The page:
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Serving: IN

Two Well-Known Hoosiers Pass Away

Two Well-Known Hoosiers Pass Away
Indiana loses former state vet, legendary ag teacher.

Thomas Freas and Howard Lea had little in common, except that they were both important to their state and communities, and both died within 10 days of each other. Freas was a former state veterinarian. Lea was a long-time ag teacher at Southwestern Shelby schools.

Freas, Veedersburg, was the Indiana State Veterinarian, head of the Board of Animal Health, for 15 years. He was originally appointed by Governor Orr, a Republican, in the 1980’s, and was reappointed twice by Governor Bayh, a Democrat.

He practiced veterinary medicine in Veedersburg for 15 years. He was employed by the Board of Health for five years before being named state veterinarian. People throughout the state and the country looked up to him when he served as the state vet, weathering such issues as pseudorabies in swine.

If you’ve ever seen the fictional movie Field of Dreams, there’s an ironic twist to Freas’ life. In the movie, an old-time, small-town, well-liked family doctor chose medicine over professional baseball. He got one at bat in the big leagues in the last game of the season, and didn’t get a hit. He always wondered what would have happened if he had earned a base hit. Obviously, he was destined to be a doctor. Likewise, Freas, an Ohio native and star athlete in high school, was offered a pro baseball contract by the Cleveland Indiana. Instead, he decided to pursue his dream of becoming a veterinarian, enrolling at Ohio State University.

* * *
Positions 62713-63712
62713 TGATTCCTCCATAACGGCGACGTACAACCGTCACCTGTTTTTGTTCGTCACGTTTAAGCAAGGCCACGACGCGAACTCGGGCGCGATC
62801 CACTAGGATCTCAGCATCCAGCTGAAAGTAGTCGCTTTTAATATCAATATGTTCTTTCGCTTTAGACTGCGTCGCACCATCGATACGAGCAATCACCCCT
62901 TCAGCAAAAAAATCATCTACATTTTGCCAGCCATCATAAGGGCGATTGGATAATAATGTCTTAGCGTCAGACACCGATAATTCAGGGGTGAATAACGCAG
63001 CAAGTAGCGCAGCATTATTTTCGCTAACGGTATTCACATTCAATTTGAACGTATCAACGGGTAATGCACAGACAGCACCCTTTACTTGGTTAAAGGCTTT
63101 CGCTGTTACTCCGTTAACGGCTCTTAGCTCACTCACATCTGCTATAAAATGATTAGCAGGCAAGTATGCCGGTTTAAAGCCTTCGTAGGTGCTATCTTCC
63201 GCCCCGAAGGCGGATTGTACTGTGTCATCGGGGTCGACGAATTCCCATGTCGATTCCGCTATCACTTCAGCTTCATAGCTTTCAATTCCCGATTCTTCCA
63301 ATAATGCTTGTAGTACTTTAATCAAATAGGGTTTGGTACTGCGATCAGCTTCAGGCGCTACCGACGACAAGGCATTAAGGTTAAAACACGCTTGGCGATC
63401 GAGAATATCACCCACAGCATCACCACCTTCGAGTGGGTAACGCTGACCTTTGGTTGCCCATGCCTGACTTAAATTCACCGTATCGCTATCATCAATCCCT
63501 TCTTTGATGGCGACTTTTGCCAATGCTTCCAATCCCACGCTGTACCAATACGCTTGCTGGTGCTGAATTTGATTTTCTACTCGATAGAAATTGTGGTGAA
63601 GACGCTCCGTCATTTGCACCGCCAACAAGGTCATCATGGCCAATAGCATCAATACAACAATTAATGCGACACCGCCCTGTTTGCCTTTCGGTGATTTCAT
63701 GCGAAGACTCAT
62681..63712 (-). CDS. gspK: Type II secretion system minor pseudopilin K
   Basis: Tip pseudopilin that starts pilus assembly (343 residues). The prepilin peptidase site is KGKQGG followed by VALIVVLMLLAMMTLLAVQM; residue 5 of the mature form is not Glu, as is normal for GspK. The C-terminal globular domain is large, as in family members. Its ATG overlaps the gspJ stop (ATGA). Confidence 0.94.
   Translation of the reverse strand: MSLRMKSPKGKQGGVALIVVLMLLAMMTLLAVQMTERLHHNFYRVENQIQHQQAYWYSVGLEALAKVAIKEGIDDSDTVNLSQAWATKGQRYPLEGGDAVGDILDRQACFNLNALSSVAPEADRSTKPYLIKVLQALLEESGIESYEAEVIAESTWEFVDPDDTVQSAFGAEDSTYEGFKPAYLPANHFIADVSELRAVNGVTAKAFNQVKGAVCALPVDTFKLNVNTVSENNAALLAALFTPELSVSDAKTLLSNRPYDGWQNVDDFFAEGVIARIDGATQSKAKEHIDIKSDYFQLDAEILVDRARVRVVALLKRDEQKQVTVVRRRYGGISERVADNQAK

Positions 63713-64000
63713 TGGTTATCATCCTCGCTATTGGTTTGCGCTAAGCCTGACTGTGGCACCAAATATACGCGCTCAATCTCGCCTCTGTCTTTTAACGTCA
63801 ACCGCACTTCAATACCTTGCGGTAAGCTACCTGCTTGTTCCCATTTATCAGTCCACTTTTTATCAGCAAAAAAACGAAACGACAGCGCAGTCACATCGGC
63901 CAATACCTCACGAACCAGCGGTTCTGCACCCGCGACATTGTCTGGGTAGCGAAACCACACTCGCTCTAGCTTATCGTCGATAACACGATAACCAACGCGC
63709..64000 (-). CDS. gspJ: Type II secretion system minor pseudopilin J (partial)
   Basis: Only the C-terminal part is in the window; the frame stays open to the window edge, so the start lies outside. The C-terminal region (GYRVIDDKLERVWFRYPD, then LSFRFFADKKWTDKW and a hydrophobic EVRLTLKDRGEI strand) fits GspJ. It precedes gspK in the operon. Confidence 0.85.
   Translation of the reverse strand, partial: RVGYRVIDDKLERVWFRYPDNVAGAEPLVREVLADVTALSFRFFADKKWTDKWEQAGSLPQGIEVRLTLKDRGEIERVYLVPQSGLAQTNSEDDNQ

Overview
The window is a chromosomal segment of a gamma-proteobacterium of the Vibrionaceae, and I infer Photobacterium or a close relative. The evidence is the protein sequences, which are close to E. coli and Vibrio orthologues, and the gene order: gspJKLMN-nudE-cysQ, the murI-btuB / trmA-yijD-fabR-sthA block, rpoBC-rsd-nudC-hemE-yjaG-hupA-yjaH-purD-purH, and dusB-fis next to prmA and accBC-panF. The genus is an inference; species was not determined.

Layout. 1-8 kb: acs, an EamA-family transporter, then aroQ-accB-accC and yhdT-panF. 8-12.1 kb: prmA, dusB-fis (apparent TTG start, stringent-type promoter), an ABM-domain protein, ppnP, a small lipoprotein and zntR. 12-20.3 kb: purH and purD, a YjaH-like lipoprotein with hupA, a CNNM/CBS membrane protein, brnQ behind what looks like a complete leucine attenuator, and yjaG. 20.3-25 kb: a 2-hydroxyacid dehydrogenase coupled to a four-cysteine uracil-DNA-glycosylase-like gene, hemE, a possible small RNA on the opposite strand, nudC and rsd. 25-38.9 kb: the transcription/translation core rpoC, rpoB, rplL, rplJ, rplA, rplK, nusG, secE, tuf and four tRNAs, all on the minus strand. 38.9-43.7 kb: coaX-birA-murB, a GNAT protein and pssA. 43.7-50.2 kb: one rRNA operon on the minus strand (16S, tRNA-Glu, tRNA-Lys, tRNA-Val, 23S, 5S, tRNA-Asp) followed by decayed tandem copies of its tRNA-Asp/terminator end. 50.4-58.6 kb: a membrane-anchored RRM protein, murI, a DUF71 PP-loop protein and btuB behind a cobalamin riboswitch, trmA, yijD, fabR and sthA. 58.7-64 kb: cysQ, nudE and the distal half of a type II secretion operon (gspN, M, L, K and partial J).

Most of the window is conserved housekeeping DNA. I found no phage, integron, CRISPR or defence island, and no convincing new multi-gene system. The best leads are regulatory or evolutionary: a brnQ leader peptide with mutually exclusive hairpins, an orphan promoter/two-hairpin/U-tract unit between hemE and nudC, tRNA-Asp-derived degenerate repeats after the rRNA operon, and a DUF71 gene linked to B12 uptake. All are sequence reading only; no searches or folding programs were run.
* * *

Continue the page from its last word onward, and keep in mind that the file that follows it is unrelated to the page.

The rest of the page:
Howard Lea was a Kentucky native, and a major in the U.S. Navy and Army Reserve. He taught for many years at Southwestern High School in Shelby County, and was noted for his prowess and the success of his teams at soils judging. He took many teams to the National Soil Judging contest in Oklahoma.

Lea retired from Southwestern in 1985. He was 88 at the time of his death. The base Lea started at Southwestern still is strong today. While the current teacher, Pam Meyer, favors a broad range of activities rather than specializing in one area, Southwestern has recently placed high statewide in forestry, and has a district officer, Laura Crosby, this year.

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